Today One Bite at a Time begins a project of unprecedented magnitude. The scope of this event—and it is an event—is so vast, so mind-numbingly expansive, that I actually had to do work. (Relax. I left most of it to my “honored guests.”)
Every year the mystery reading and writing community convenes at Bouchercon; last month we sacked Albany NY. As at any Bouchercon, panels are a key element, but most of us show up, view (or participate in) the panel, and don’t think much about it.
Over the next several weeks, One Bite at a Time is privileged to have access to a diverse cast of Bouchercon attendees, who look at panels from every angle. Today I’m delighted to welcome Judy Bobalik and Jon Jordan, who have worked behind the scenes for years to ensure Bouchercons have come off well; this year they were the panel organizers, and their insights on panels are below.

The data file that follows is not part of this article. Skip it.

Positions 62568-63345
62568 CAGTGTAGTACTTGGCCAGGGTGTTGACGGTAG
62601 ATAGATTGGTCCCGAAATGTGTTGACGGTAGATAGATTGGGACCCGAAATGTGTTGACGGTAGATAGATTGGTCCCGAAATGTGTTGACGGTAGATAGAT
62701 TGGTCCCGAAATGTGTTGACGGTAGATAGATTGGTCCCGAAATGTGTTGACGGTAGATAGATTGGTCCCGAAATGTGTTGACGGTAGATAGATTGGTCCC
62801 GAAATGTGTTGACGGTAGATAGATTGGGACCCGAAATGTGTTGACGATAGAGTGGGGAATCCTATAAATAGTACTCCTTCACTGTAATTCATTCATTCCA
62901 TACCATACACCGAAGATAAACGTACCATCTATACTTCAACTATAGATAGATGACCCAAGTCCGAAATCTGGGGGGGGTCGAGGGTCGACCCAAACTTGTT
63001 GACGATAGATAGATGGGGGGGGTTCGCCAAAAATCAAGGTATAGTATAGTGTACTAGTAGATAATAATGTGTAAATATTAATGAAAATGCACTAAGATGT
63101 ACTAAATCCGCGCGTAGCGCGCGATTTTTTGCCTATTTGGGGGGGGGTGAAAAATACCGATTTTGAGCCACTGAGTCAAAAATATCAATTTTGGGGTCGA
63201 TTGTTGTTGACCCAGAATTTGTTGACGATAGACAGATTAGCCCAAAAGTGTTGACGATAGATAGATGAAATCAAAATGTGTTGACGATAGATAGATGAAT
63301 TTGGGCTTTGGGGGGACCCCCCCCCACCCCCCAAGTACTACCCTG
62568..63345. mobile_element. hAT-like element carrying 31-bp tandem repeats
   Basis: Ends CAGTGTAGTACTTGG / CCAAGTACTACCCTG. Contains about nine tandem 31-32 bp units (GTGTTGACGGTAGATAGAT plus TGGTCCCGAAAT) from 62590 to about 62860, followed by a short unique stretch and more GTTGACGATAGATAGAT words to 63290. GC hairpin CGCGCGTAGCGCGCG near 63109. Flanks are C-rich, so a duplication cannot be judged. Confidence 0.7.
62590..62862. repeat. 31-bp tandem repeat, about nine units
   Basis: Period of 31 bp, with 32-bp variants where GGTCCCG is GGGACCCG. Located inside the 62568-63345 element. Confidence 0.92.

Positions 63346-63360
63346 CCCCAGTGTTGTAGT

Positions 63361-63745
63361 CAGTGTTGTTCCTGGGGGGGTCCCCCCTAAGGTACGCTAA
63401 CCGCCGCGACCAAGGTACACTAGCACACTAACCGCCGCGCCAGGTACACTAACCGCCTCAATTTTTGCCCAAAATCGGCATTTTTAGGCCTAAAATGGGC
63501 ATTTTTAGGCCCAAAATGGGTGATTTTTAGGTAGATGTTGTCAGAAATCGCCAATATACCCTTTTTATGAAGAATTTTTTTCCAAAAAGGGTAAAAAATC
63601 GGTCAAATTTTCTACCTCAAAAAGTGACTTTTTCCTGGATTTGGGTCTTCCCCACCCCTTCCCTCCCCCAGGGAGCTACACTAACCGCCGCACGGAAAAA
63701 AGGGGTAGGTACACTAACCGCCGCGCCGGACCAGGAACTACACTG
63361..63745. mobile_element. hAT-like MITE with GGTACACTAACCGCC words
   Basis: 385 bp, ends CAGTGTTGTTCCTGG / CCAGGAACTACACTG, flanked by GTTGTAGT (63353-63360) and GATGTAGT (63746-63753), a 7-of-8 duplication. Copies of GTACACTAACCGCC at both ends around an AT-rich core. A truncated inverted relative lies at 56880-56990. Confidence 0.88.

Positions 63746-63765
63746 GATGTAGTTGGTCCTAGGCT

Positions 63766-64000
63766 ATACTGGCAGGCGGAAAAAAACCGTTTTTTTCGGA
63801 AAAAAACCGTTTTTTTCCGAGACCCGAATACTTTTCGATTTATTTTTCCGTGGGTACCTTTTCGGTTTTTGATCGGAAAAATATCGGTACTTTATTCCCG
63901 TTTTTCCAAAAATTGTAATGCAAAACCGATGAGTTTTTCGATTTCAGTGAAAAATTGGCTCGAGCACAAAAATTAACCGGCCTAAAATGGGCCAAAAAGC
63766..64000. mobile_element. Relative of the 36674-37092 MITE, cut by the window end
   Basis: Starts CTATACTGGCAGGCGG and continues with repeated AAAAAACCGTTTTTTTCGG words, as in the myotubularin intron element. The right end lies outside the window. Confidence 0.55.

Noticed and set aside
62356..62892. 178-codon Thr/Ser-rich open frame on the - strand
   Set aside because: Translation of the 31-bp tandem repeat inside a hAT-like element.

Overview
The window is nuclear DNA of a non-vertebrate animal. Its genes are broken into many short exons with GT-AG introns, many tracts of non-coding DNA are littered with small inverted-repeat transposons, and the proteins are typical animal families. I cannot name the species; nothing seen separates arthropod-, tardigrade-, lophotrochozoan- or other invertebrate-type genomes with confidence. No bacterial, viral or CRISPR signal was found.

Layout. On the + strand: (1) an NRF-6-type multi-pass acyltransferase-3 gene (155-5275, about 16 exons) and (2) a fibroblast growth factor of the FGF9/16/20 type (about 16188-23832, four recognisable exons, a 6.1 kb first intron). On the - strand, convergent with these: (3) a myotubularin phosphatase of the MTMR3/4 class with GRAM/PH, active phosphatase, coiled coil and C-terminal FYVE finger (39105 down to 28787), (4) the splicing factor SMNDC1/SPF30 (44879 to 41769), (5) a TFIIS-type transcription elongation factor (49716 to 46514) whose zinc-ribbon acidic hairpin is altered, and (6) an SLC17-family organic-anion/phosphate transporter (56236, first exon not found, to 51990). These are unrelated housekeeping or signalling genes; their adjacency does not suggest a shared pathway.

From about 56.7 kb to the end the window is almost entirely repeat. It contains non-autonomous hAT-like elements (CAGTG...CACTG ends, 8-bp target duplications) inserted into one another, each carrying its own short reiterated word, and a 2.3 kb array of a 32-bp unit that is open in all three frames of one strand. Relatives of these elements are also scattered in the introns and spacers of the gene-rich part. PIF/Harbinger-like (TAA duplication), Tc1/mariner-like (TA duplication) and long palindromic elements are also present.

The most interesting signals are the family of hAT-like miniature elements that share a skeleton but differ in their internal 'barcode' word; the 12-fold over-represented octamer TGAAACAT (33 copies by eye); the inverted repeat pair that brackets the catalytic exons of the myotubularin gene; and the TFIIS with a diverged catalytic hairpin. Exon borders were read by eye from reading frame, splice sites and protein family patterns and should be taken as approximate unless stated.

Subsequent weeks will solicit opinions from a diverse array of mystery aficionados: a panel moderator (Peter Rozovsky); several authors, ranging in experience from self-pubbed to mid-list to an established star (alphabetically, Jack Getze, John McFetridge, Tim O’Mara, Thomas Pluck, and Zoe Sharp); a key member of what I refer to as the “firmware” of the mystery community: those who are not authors, but are more than readers (Ali Karim); and, last but not least, two of the people we do it all for: readers (Michelle Turlock Isler and Walt Colby). Interviews will run on Fridays until we’re done.